For getting a faculty position the primary qualification however is a habilitation anyway. If you are spending your postdoc phase in the US, you obviously won't earn a Dr habil. Thus, part of the process of getting a German faculty position would be to successfully argue that your research qualifications meet the standard of a habilitation. Thus, the type of your first doctorate doesn't really matter anyway.

The one situation where I have seen a formal difference between Dr rer nat and Dr med is in the qualifications for Marie Curie Fellowships. In general having a doctorate is a sufficient baseline qualification to count as a researcher there, however, the Dr med is an exception. This doesn't mean that you're out if you have a Dr med, but rather that you need to argue based on your publication record that you are a real researcher after all.

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I have spent some time looking at job ads for academic jobs, mostly in Sweden and Germany. Most of the post-PhD ones explicitly state that only those who have completed a PhD are qualified to apply.

This means you have to convince the hiring committee that you are more qualified than anyone with the right credentials, before they realise that you don't have the right credentials, to even have a chance to be on the short list. There are laws saying they have to hire the most qualified person for the job, so if you are not technically qualified, it is a huge administrative effort to hire you.

So my answer is basically; it is possible, but it will take significant amount of convincing and luck.

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I've never seen it and sure you will have a non conventional CV - so you will be up against people who went the more classical route. In my European country people would definitely not equate an MD to a PhD (more to an MSc).

Since this is a hypothetical future scenario, you will need to have your research output and funding record show that you are performing similar to (or better than) someone who went the classical route. The postdoc alone would be a bit iffy, but let's say you do get the TT job and then perform well there, then your track record might make up for the missed PhD. You will have some explaining to do though, so be prepared for that.

It will also depend on your field of research, by the way.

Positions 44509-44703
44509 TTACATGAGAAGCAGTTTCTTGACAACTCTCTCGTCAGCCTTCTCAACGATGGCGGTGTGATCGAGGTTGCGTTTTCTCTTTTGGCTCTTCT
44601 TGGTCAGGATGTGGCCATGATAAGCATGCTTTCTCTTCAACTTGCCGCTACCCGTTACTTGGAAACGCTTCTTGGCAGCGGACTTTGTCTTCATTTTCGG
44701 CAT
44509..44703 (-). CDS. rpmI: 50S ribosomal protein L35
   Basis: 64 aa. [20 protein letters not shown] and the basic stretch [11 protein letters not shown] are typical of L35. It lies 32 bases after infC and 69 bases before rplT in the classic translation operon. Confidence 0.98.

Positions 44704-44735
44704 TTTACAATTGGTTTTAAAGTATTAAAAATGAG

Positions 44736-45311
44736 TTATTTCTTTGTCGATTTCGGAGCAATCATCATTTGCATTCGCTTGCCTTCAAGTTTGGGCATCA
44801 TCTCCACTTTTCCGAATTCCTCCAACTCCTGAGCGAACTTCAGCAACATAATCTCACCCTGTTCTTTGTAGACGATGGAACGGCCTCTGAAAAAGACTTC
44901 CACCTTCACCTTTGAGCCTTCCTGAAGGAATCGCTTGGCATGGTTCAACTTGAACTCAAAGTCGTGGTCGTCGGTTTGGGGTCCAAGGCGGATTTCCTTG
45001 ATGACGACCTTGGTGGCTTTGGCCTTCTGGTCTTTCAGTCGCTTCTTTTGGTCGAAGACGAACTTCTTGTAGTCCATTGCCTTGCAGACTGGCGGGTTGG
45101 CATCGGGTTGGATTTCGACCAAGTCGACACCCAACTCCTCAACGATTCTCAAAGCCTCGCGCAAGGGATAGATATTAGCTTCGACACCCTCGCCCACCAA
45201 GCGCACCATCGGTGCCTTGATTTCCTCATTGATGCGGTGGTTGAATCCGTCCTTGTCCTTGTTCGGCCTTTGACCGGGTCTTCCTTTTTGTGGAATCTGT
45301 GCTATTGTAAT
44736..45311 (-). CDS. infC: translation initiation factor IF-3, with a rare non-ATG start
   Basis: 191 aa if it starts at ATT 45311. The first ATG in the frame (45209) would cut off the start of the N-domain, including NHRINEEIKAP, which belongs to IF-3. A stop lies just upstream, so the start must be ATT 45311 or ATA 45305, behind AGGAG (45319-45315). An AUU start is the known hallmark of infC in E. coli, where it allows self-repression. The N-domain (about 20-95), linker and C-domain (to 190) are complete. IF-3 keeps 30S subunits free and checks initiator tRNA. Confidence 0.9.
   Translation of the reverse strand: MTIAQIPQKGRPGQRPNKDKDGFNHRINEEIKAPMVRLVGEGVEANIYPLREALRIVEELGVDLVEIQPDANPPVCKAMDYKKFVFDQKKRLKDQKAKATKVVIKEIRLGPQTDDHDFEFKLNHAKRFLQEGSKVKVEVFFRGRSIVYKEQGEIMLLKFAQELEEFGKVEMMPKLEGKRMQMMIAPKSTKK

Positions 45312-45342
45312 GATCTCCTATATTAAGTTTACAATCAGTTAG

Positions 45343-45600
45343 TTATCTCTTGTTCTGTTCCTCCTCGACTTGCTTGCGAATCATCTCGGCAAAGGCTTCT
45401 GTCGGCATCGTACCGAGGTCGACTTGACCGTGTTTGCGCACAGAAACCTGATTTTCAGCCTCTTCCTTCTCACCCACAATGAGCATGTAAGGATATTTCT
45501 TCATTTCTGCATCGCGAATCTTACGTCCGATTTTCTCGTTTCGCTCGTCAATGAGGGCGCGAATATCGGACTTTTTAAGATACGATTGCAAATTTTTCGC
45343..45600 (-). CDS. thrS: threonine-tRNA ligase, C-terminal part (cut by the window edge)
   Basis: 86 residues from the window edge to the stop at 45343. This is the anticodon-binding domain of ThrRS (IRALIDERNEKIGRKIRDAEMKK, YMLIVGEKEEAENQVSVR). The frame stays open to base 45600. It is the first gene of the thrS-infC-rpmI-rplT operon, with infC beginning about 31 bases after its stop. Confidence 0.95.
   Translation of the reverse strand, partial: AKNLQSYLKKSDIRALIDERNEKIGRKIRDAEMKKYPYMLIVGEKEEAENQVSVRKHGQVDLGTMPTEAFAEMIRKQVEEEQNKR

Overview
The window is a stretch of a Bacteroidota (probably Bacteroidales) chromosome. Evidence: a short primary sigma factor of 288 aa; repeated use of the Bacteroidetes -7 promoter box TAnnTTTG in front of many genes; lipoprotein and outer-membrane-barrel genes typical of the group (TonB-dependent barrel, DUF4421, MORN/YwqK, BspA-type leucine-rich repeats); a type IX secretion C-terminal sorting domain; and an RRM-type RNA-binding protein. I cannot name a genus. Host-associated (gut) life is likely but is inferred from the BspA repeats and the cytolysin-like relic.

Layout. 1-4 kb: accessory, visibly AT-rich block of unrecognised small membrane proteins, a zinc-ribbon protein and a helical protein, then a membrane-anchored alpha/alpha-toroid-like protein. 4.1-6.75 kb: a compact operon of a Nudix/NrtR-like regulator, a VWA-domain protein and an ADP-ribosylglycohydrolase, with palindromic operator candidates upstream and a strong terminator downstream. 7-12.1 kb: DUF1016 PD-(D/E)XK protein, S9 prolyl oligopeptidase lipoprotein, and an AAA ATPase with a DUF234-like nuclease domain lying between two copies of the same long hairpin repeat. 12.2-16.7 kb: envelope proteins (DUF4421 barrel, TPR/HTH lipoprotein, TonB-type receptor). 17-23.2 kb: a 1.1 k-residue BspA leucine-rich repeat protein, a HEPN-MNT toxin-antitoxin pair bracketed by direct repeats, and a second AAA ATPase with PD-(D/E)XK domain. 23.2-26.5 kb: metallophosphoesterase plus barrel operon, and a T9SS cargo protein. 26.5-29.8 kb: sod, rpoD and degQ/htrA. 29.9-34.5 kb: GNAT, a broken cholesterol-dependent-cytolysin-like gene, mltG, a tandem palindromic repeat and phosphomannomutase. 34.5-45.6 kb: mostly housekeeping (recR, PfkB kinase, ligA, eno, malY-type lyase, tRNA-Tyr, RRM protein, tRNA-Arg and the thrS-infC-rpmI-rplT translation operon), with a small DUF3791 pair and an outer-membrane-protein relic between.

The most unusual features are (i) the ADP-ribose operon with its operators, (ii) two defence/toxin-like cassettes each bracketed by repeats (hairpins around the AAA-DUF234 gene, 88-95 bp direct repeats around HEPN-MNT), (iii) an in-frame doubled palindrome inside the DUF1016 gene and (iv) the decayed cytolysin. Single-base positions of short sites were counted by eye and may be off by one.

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The EU includes many different countries. You can't expect a simple answer that is valid everywhere. That said, I doubt any country will count a postdoc as a PhD. The right question is whether you need a PhD in order to get a faculty position, and that will vary between countries. If your publications are outstanding, it's not unlikely that you'll be hired, but if you're at a similar level as other applicants, you'll probably be at a disadvantage.

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Unless it's typical to MDs, post-doc by definition requires PhD and postdoc is like faulty job with less responsibilities and independence but not a degree. Non-PhDs can do research and can be called by different names and titles.

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I would recommend looking for a clinical research fellow position. These are open to applicants with a medical license (so registration with the country's medical council is required, including license to practice). PhD is not typically required, but research experience is desirable. As an additional benefit, these positions are usually in place to support clinicians to attain a PhD, so they may fund you to pursue a PhD with the local university as part of your work. In the UK, pay is scaled according to your clinical grade (NHS Band), so pay is similar to that of most postdoctoral positions. While these posts are competitive, having some research and/or biostatistics experience will be an advantage with respect to applicants with solely clinical experience. Some posts are mixed clinical work and research, some posts are pure research. It sounds like you are looking for the latter. If you are considering UK positions, I would suggest to look on NHS jobs (https://www.jobs.nhs.uk).